a lot of time and skill. Her face was round and beautiful. She looked like some of the younger Thai women Tom had seen around Ubon but her cheek bones were higher and her skin more weathered and creased. She wore a white tunic with a diagonal
green criss-crossing pattern and a long, red dress. She was quite captivating. This woman had travelled hundreds of miles with her family to trade, probably on foot.
It turned out that the photos were taken at Mukdahan, now on the Thai-Loatian Border. Apparently people came there to trade for centuries from Myanmar, China, Laos, Vietnam and Cambodia. Women from these different countries were represented
in the various photos. Thailand must have had its own version of the Silk Road. 'Marco Polo – eat your heart out…'
Feeling eyes upon him, he turned towards the entrance. The old man and the young woman were standing next to each other, sporting huge grins. Tom smiled. He'd pretty much seen it all.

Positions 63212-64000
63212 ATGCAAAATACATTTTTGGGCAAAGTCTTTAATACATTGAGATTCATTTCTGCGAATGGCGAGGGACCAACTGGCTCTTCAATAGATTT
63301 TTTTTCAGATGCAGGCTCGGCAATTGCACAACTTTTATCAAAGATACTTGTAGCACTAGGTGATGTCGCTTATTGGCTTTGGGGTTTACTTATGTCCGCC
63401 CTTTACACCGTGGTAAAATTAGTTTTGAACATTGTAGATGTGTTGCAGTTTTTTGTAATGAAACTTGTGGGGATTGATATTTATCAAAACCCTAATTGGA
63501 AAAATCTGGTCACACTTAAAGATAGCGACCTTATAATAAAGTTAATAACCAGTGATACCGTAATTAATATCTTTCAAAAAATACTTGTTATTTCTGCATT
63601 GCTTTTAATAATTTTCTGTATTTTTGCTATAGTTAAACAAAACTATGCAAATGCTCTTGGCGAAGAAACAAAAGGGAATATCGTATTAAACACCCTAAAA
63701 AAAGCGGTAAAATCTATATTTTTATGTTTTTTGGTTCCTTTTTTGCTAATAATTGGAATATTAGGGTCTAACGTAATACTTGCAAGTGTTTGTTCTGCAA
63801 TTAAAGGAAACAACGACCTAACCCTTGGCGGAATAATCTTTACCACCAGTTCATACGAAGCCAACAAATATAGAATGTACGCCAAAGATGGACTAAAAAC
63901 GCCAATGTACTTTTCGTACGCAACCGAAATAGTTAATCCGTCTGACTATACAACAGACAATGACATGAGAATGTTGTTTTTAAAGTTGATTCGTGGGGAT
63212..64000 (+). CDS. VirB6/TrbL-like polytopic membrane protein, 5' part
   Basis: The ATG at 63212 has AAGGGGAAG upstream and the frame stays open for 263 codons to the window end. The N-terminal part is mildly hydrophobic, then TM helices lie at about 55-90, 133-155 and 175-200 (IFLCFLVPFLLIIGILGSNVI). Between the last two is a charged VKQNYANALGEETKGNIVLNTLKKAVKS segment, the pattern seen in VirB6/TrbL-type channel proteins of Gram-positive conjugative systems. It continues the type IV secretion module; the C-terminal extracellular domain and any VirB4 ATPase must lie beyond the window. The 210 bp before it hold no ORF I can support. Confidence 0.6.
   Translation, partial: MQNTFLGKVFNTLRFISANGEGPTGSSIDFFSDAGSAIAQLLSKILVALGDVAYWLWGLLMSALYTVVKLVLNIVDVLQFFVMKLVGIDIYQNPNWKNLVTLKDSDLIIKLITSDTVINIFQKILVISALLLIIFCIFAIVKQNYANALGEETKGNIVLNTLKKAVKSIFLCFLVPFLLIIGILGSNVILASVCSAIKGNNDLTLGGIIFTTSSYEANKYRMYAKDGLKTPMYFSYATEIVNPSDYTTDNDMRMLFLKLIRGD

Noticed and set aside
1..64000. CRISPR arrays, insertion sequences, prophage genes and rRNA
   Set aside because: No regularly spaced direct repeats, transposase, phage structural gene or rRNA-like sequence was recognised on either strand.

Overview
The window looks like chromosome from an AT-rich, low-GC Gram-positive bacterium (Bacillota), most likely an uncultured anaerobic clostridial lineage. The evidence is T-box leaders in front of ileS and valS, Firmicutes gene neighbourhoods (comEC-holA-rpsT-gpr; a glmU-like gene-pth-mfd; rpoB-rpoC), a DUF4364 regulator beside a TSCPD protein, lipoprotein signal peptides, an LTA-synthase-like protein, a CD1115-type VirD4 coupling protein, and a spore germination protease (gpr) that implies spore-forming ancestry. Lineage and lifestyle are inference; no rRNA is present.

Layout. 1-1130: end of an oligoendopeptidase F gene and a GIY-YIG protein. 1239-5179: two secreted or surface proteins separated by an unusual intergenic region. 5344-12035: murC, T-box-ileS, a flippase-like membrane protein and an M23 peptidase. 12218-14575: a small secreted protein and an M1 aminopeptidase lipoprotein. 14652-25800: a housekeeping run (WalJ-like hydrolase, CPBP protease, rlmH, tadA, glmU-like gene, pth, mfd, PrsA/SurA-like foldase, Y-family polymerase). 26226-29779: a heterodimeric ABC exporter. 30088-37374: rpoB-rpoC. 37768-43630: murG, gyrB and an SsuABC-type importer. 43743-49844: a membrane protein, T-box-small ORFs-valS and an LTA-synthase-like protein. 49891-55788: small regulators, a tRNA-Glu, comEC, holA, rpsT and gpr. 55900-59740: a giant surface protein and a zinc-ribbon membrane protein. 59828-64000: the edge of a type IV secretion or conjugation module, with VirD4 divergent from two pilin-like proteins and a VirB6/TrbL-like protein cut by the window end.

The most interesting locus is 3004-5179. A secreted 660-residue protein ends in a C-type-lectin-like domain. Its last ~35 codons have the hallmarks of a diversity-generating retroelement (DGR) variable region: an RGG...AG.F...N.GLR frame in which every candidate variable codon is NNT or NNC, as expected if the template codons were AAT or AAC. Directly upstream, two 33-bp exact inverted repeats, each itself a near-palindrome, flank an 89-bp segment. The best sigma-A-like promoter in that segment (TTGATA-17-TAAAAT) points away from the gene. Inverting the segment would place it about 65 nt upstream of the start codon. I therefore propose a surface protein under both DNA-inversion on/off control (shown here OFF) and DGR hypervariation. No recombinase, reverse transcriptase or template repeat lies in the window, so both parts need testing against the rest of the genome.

He looked towards the last corner of the room and saw what looked like a huge fish tank. 'That’s strange… it looks empty…’ There seemed to be something moving inside it, but where was the water? He looked at the
two near the door; their faces now gave nothing away. He walked towards the tank and before he started to circle it, he knew there was definitely something moving inside.
He walked around so that he could view the longer side of the tank. Before he was fully side on to it, he saw what looked like a large, fluid ancient creature. He realized that the tank had looked empty, only because it was full to the
brim. He couldn't believe his eyes…
Thank you for reading this. I hope that you enjoyed it. For readers that may be interested in the whole book, it can be found at the